The Colorado Roadmap to Work-Based Learning

Who can use the Roadmap?

Businesses

We encourage business leaders to partner with schools/school districts in Colorado to create work-based learning opportunities.

Use this guide to:

  • strengthen and expand your talent pipeline by increasing student awareness of career opportunities
  • support educators to bring relevant problems and projects into the classroom and push students’ thinking
  • learn about existing models and partnerships in your region

Educators

We support agile educators who are dedicated to adapting to the diverse needs of today’s students.
 

Use this guide to: 

  • help students develop the Essential Skills that will prepare them for success in any opportunity pathway
  • allow students to explore passions and discover careers in Colorado and bring real-world projects into the classroom
  • jump-start career paths for students while they are still in the K-12 system

Nonprofits/Agencies

Organizations play a key role in improving and creating new conditions for students to thrive.
 
Use this guide to: 
 
  • learn about existing coalitions and find contact information for work-based learning coordinators  
  • share additional resources/guides for developing a program or work-based learning projects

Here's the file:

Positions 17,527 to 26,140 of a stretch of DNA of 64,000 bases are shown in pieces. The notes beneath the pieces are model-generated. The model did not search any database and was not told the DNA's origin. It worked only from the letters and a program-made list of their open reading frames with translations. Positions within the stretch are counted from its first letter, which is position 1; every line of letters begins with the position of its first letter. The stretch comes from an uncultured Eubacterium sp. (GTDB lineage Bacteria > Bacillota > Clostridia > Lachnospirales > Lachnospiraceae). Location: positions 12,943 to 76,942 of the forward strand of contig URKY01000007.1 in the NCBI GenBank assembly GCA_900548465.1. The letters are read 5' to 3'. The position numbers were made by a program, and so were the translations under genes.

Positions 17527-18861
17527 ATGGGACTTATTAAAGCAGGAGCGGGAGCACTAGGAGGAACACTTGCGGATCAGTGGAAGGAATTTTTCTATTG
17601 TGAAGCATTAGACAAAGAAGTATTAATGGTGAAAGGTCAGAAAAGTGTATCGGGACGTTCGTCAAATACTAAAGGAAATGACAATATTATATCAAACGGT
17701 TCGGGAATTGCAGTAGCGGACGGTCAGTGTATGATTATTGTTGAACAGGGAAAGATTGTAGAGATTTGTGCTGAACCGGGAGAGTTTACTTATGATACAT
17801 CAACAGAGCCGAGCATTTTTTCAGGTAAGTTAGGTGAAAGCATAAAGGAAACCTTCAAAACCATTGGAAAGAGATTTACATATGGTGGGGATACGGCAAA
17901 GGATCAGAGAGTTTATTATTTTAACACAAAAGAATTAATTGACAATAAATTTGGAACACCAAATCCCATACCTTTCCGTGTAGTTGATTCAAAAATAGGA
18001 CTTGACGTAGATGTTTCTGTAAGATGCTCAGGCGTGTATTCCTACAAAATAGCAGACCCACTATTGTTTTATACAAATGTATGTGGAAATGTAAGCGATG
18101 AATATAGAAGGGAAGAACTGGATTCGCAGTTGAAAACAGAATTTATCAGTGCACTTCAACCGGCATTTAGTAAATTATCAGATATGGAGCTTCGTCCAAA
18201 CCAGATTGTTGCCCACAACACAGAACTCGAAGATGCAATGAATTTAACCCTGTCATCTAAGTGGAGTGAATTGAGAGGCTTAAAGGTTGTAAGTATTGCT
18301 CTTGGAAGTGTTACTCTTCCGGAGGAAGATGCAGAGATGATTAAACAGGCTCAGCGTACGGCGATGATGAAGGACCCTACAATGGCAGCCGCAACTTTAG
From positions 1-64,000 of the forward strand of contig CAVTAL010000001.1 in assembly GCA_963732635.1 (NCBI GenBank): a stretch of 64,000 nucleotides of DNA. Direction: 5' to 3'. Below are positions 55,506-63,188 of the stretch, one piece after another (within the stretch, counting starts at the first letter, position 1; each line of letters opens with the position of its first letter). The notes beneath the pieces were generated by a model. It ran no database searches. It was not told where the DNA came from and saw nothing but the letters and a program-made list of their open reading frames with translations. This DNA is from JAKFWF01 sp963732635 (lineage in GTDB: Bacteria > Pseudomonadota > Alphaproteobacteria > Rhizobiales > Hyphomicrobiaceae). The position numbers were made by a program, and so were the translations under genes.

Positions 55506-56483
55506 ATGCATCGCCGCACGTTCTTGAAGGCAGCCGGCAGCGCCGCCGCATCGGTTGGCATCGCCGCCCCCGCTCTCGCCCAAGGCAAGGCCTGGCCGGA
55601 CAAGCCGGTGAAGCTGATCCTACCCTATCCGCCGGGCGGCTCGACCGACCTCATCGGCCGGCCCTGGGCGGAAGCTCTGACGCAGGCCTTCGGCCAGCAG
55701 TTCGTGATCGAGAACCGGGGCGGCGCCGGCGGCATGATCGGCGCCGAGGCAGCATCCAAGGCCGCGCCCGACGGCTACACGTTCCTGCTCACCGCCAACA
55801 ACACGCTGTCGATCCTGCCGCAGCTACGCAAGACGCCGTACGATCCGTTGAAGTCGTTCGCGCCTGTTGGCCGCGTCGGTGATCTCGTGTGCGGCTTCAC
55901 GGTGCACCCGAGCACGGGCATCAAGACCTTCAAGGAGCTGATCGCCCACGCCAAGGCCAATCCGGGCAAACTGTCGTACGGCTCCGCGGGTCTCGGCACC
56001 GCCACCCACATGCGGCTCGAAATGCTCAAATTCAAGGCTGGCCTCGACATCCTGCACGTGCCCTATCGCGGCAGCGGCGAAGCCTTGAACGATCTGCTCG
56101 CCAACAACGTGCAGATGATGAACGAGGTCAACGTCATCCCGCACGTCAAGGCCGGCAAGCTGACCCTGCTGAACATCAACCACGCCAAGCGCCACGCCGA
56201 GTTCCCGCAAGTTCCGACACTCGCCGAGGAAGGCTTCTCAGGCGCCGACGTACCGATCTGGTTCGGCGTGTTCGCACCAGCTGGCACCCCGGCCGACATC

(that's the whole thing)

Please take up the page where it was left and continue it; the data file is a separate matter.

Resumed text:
• learn about Colorado’s laws and legal guidelines for work-based learning

Agile learners, educators and systems are responsive to changes in the economy and society​

Aglie Learners
Agile learners learn how to learn, not just what to learn. They develop transferable competencies that will prepare them for an uncertain future and at the same time are committed to lifelong learning and development.
Agile Educators
Agile educators understand and adapt to rapid change in the economy and translate it back to programs and curricula. They create relevant educational experiences that help students learn about themselves and the world. They equip students to make choices about what and how they learn.
Agile Systems
Agile systems allow for the emergence of various types of learning experiences and educational opportunities that respond to diverse needs and interests of learners, as well as changes in the economy and in society.

The Career-Connected Learning Continuum prepares agile learners for these changes

Self-Identity and Career Awareness

Help students across diverse backgrounds develop awareness of their strengths, interests, and values, as well as career and training opportunities.

  • Preference questionnaires